Tuesday, March 13, 2007

The wheels on the bus

A few things that have ¨struck¨ me this past week:
  • Jenna poked me on the shoulder and whispered ¨you`re sitting next to a parrot!¨ Sure enough, I turned my head and found myself face to face with a colorful bird pirched on the shoulder of the girl next to me. At least this time I wasn`t face to face with a chicken head in my fridge.
  • Yesterday, I saw 121 dogs in the street. I started counting the moment I left my house. That means I see about 800 dogs per week. I`m telling you, they are everywhere!
  • When I commented on having a cold toilet seat in one of my previous blogs, my friend Krystal said ¨you have a toilet seat?¨ I am one of the only ST members that has one. Lucky me!
  • Two little kids approached me on the street and asked for money. I asked them what they wanted and they pointed to a small grocery store (of sorts). I ended up buying them a box of cereal to share. I asked them there names and ages.... 6 and 7 years old. Wandering the street. I hope I see them again; I want to ask them their shoe size so I can buy them a new pair. Their shoes were worn out completely. Their clothes a mess.
  • 2 dogs have wandered into the Internet Cafe. They sniff around, hit some patrons with their tail, and then eventually leave.
  • I`ve seen a lot of bumper stickers that say ¨Jesus is Love¨ & ¨My Nissan is Fantastic.¨
  • Prostitution is absolutely horrific. We`re going through a unit on prostitution as part of our book study. I just read an article called ¨Because She Looks Like A Child¨ which addressed the issue of sex-trafficking. Many of the women we work with have been trafficked... from other countries, rural areas, etc.. The facts are disgusting and it makes me angry that the demand for prostitutes is so high. It has made me think about how we view prostitution in the United States. I fear it is a lot more prevalent than we realize. More on this later...
  • I recently spent 2 days in La Paz and the differences are incredible. The air is fresher from lower altitude and more trees. The people are dressed fancier. There are restaurants, icecream shops, well-maintained parks, fancy perfume shops. Here in El Alto, the dress is more casual (it`s a good thing since I only have a couple outfits), the dust irritates my contact lenses, I am one of the only gringos, it`s much colder, and people from La Paz smirk when I tell them I live here.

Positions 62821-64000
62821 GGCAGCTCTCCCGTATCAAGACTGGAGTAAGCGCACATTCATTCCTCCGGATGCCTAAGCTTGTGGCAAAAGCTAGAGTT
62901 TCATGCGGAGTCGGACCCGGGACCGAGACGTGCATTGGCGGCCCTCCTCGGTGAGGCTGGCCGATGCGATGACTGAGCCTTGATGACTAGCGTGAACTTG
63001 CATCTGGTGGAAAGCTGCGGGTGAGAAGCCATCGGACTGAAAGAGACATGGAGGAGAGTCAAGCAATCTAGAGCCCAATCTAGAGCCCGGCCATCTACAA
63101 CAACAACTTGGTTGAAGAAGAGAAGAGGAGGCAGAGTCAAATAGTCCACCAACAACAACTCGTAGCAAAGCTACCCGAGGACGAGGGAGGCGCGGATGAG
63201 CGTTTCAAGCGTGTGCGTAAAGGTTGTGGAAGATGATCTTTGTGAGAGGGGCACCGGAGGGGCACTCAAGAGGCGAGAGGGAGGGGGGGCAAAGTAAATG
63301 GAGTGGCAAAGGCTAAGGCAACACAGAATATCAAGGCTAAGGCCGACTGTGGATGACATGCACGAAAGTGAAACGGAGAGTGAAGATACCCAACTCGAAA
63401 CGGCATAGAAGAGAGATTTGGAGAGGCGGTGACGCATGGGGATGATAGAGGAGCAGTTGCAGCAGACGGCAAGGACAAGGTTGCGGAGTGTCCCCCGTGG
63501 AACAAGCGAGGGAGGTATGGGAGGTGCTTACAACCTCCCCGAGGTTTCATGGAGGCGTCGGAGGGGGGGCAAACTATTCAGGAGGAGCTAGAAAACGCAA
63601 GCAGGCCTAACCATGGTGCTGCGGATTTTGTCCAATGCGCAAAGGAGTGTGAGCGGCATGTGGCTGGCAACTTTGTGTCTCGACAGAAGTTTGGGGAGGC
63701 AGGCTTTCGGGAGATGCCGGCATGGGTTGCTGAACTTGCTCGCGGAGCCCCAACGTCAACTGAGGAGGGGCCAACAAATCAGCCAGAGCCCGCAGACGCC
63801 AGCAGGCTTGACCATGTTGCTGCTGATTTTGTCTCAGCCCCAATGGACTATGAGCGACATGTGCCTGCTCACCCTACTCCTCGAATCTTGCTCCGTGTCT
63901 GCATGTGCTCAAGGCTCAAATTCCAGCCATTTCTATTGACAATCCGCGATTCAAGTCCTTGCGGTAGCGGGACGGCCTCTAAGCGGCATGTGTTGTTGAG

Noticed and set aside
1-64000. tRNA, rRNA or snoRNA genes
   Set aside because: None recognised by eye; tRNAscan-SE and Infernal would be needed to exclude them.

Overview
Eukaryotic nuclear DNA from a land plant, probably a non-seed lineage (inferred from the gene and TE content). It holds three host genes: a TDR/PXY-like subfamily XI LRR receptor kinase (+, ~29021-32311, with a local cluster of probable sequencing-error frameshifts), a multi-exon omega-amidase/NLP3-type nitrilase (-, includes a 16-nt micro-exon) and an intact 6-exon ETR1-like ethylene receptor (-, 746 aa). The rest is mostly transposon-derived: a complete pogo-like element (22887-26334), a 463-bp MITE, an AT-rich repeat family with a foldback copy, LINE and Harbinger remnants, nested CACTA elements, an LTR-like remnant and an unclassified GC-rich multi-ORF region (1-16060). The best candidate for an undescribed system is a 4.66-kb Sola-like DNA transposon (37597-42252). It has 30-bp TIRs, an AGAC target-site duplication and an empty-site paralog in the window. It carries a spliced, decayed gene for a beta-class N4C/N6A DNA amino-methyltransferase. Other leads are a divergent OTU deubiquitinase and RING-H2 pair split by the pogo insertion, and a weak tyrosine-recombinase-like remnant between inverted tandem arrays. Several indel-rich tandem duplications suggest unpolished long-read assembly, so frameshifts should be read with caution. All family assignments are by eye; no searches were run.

• These people are not entirely poor... most have food, family, and shelter. Maybe we (USA) are just rich - buried in luxury, caught up by status, extra things, cars, and clothes.
  • I gave 3 haircuts yesterday to women at Missionaries of Charity. I was helping to serve breakfast, and one of the sisters approached me and asked ¨do any of you (the other gringos) know how to cut hair?¨ I immediately said YES and she said some of the women desperately need their hair cut and they haven`t been able to find anyone to come in and do it for them. This random skill of mind isn`t so random after all!

I hope to post more pictures soon... this computer is rejecting my camera, so I´ll try again in a few days. If there are specific things you would like to see pictures of, please let me know and I`ll do my best.


chrislyn said...

when i hear how all of your "random" skills are being used i tear up! that is so incredible :) i guess you don't have to major in graphic design or be a hair dresser - just follow God's lead and you can be all of the above! :)

i love you and miss you!

Daphne said...


Parker turned me on to your blog and I wanted to pipe up and tell you how much admiration I have for what you're doing out there. Your powers of description are amazing, and it's very easy to visualize (but not always swallow) what you are saying. I'm interested in what follows...

It makes life here seem so cushy and almost like the gift of living in the states is one we should examine more closely...

Take care!